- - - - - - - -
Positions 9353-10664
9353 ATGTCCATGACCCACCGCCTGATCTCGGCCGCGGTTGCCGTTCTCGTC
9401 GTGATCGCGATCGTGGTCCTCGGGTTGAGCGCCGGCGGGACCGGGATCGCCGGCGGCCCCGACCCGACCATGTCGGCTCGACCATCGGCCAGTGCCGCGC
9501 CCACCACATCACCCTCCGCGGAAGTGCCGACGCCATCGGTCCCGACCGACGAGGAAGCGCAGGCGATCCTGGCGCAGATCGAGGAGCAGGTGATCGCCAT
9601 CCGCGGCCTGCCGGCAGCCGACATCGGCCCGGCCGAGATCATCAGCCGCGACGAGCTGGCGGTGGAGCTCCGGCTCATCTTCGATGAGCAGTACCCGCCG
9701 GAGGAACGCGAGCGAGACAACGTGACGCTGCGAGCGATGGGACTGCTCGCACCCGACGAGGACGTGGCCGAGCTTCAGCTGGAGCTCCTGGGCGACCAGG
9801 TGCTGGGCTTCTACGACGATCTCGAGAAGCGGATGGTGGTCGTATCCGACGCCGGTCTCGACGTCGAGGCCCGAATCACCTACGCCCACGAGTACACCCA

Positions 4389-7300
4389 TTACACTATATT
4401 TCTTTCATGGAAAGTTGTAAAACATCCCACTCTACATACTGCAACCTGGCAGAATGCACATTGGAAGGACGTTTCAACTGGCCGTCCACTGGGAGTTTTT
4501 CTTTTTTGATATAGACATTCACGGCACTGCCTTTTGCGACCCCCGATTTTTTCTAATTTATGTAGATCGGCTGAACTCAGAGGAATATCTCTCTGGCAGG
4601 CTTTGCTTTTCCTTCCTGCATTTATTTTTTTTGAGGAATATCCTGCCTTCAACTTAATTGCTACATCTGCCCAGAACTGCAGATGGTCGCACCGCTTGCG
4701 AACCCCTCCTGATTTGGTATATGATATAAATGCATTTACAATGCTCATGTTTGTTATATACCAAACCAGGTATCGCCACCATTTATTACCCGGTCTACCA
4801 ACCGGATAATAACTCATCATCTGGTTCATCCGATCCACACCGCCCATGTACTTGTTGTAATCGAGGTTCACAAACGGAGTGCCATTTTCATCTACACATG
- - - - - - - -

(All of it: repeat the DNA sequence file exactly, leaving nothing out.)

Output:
Positions 9353-10664
9353 ATGTCCATGACCCACCGCCTGATCTCGGCCGCGGTTGCCGTTCTCGTC
9401 GTGATCGCGATCGTGGTCCTCGGGTTGAGCGCCGGCGGGACCGGGATCGCCGGCGGCCCCGACCCGACCATGTCGGCTCGACCATCGGCCAGTGCCGCGC
9501 CCACCACATCACCCTCCGCGGAAGTGCCGACGCCATCGGTCCCGACCGACGAGGAAGCGCAGGCGATCCTGGCGCAGATCGAGGAGCAGGTGATCGCCAT
9601 CCGCGGCCTGCCGGCAGCCGACATCGGCCCGGCCGAGATCATCAGCCGCGACGAGCTGGCGGTGGAGCTCCGGCTCATCTTCGATGAGCAGTACCCGCCG
9701 GAGGAACGCGAGCGAGACAACGTGACGCTGCGAGCGATGGGACTGCTCGCACCCGACGAGGACGTGGCCGAGCTTCAGCTGGAGCTCCTGGGCGACCAGG
9801 TGCTGGGCTTCTACGACGATCTCGAGAAGCGGATGGTGGTCGTATCCGACGCCGGTCTCGACGTCGAGGCCCGAATCACCTACGCCCACGAGTACACCCA

Positions 4389-7300
4389 TTACACTATATT
4401 TCTTTCATGGAAAGTTGTAAAACATCCCACTCTACATACTGCAACCTGGCAGAATGCACATTGGAAGGACGTTTCAACTGGCCGTCCACTGGGAGTTTTT
4501 CTTTTTTGATATAGACATTCACGGCACTGCCTTTTGCGACCCCCGATTTTTTCTAATTTATGTAGATCGGCTGAACTCAGAGGAATATCTCTCTGGCAGG
4601 CTTTGCTTTTCCTTCCTGCATTTATTTTTTTTGAGGAATATCCTGCCTTCAACTTAATTGCTACATCTGCCCAGAACTGCAGATGGTCGCACCGCTTGCG
4701 AACCCCTCCTGATTTGGTATATGATATAAATGCATTTACAATGCTCATGTTTGTTATATACCAAACCAGGTATCGCCACCATTTATTACCCGGTCTACCA
4801 ACCGGATAATAACTCATCATCTGGTTCATCCGATCCACACCGCCCATGTACTTGTTGTAATCGAGGTTCACAAACGGAGTGCCATTTTCATCTACACATG